Let the record show that it was not the Ferguson police department who made history but the hundreds of people who stood peacefully night after night for 15 weeks, chanting, talking and holding one another at youth organized meetings and healing stations organized by poet Elizabeth Vega.

Let the record show social media’s role in raising the name and story of an unarmed black citizen being killed – just as it has for Ezell Ford, Rekia Boyd, Eric Garner, Oscar Grant, Renisha McBride, Jordan Davis, Aiyana Stanley-Jones and countless others.

Let the record show that those very same social media platforms and voices were responsible for shining light on a city using tanks and tear gas on its citizens when mainstream media was being arrested and shut out.

Yes, let the record show the rage. Do not be afraid to talk about the disproportionately small number of people who would rather break things - windows, shelves, fences – than stand for the breaking of more people.

And most importantly, let the record show that the George Zimmerman verdict and the Darren Wilson decision are not evidence of black people’s delusions of racism but instead of how deeply entrenched bias and hatred is in a system that was built on, you guessed it, state-sanctioned racism.

Long after the facts of the case have been parsed and forgotten, long after Mike Brown t-shirts are faded and Darren Wilson rides off into a sunset that still hides George Zimmerman, there will be a record.

And if written correctly, it will tell the story of a people who refused to let America run from her promise of justice and equal protection under the law; citizens who used every awful tragedy, every imperfect victim, every messy media firestorm, every conflicting account, every questionable death, every chance it got to scream a truth that it knows deep in its bones: the police state is dangerous and unequal.

So, dear lions. Those of you black, brown, female, gay, poor, and oppressed; those feared and hunted by a system that won’t recognize its flaws, commit now to being historians. Tell and claim the parts of the Ferguson story that didn’t make it into the President’s remarks or McCulloch’s recap or the 24 hour news coverage.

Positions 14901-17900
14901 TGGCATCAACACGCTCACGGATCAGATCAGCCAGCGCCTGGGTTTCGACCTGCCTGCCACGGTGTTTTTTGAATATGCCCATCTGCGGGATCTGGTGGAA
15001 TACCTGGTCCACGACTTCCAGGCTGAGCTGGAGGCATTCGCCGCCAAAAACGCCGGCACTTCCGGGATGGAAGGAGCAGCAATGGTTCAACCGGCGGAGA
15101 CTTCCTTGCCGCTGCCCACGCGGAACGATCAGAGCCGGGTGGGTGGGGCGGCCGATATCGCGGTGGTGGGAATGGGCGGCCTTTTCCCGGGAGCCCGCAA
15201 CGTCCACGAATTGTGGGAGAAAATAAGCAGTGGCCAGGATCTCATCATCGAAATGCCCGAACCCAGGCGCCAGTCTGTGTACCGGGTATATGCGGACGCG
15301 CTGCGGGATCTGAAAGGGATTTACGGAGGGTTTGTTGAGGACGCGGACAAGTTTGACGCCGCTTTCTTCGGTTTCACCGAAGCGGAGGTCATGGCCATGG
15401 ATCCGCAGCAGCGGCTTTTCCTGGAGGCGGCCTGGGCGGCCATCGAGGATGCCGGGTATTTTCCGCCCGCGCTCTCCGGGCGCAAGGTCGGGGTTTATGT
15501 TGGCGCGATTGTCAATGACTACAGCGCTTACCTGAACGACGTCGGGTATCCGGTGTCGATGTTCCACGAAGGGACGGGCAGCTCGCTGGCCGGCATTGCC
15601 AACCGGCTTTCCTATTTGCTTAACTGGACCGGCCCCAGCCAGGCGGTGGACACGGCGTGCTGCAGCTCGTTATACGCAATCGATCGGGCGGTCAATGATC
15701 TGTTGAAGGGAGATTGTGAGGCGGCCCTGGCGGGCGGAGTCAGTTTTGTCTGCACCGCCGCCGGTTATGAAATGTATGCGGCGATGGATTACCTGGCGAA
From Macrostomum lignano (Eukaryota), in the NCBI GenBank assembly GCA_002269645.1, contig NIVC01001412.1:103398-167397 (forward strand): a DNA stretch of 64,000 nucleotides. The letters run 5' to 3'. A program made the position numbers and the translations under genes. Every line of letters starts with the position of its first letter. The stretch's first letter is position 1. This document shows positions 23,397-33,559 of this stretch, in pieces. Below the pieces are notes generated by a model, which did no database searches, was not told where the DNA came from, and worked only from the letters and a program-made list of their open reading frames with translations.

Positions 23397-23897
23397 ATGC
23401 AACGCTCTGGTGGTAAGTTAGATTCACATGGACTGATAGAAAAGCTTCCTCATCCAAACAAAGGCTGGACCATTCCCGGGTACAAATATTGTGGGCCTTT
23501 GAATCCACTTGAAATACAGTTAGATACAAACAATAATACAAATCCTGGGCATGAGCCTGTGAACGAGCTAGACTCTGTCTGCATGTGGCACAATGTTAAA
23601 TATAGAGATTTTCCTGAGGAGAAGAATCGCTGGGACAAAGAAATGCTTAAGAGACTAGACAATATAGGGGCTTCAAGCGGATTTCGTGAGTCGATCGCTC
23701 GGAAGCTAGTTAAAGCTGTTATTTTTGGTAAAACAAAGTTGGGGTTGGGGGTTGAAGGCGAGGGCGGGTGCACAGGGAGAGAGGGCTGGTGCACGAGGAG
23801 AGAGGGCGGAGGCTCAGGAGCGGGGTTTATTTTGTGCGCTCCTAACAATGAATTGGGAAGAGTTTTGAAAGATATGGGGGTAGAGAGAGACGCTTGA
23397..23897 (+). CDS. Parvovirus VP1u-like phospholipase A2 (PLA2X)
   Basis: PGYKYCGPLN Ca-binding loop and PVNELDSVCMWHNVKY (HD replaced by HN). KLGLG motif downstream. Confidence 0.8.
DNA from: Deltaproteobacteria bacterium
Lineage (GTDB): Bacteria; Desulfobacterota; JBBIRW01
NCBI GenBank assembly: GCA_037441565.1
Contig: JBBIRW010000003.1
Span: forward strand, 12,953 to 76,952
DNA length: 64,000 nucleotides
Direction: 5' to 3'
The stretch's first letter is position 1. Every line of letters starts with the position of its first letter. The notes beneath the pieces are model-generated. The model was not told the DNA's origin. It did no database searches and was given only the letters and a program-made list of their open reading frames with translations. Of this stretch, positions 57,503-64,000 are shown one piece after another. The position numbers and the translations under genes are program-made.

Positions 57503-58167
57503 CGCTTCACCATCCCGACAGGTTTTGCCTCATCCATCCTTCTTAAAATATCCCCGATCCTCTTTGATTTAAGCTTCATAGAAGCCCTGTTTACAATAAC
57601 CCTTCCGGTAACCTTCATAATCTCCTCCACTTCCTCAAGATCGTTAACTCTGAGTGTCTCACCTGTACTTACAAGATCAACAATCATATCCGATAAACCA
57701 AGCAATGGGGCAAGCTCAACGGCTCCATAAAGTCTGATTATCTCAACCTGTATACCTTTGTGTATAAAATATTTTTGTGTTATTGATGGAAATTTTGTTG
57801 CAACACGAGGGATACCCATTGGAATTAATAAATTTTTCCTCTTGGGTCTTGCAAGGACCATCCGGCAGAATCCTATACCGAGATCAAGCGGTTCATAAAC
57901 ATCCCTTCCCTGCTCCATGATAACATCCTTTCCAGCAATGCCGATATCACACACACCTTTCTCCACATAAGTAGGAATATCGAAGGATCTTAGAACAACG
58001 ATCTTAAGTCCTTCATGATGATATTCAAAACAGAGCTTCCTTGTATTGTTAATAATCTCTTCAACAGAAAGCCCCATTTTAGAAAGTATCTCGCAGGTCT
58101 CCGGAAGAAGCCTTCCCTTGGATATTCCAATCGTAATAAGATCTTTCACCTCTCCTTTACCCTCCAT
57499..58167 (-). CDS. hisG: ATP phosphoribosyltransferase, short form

If we do this, history will undoubtedly show what the state never has: that black lives – and all lives – matter.

 

TIME Innovation

Five Best Ideas of the Day: November 25

The Aspen Institute is an educational and policy studies organization based in Washington, D.C.

1. “White people who are sick and tired of racism should work hard to become white allies.” Here’s how.

By Janee Woods in Quartz

2. We can’t afford to ignore the innovative history of developing countries as we face the impact of climate change.

By Calestous Juma at CNN

3. Aeroponics – growing plants in mist without any soil – may be the future of food.

By Bloomberg Businessweek

4. The Obama White House is still struggling to separate policy from politics, and Defense Secretary Hagel is the latest victim.

By David Rothkopf in Foreign Policy

5. Fewer, better standardized tests can boost student achievement.

By Marc Tucker, Linda Darling-Hammond and John Jackson in Education Week

The Aspen Institute is an educational and policy studies organization based in Washington, D.C.